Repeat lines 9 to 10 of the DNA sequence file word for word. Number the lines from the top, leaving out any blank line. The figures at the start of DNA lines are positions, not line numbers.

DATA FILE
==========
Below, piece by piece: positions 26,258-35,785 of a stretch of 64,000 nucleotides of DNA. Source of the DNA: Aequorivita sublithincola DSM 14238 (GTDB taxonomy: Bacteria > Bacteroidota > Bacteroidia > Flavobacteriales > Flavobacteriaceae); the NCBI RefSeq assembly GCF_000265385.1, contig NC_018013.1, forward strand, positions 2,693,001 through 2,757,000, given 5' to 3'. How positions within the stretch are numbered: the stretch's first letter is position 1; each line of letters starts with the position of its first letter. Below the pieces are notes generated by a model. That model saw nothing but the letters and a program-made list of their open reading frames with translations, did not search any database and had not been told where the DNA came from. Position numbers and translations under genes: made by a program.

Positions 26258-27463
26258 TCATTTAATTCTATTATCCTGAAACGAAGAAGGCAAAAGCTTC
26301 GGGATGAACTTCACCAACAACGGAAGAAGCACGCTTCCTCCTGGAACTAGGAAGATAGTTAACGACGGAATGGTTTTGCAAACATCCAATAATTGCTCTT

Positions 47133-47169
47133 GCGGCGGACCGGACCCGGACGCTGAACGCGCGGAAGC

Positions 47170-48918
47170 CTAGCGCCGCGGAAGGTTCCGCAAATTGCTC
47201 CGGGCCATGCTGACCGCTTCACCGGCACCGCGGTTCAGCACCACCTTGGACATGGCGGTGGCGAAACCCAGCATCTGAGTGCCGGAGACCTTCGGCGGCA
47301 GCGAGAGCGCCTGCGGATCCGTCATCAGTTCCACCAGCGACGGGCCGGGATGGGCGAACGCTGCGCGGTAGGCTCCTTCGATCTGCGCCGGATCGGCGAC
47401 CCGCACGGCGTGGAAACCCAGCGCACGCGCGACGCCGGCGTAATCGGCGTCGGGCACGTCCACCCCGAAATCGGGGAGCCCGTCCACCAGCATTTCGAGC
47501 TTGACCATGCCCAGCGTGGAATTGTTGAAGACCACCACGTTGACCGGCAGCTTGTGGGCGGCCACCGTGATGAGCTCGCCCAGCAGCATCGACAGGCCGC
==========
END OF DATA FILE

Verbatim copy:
47201 CGGGCCATGCTGACCGCTTCACCGGCACCGCGGTTCAGCACCACCTTGGACATGGCGGTGGCGAAACCCAGCATCTGAGTGCCGGAGACCTTCGGCGGCA
47301 GCGAGAGCGCCTGCGGATCCGTCATCAGTTCCACCAGCGACGGGCCGGGATGGGCGAACGCTGCGCGGTAGGCTCCTTCGATCTGCGCCGGATCGGCGAC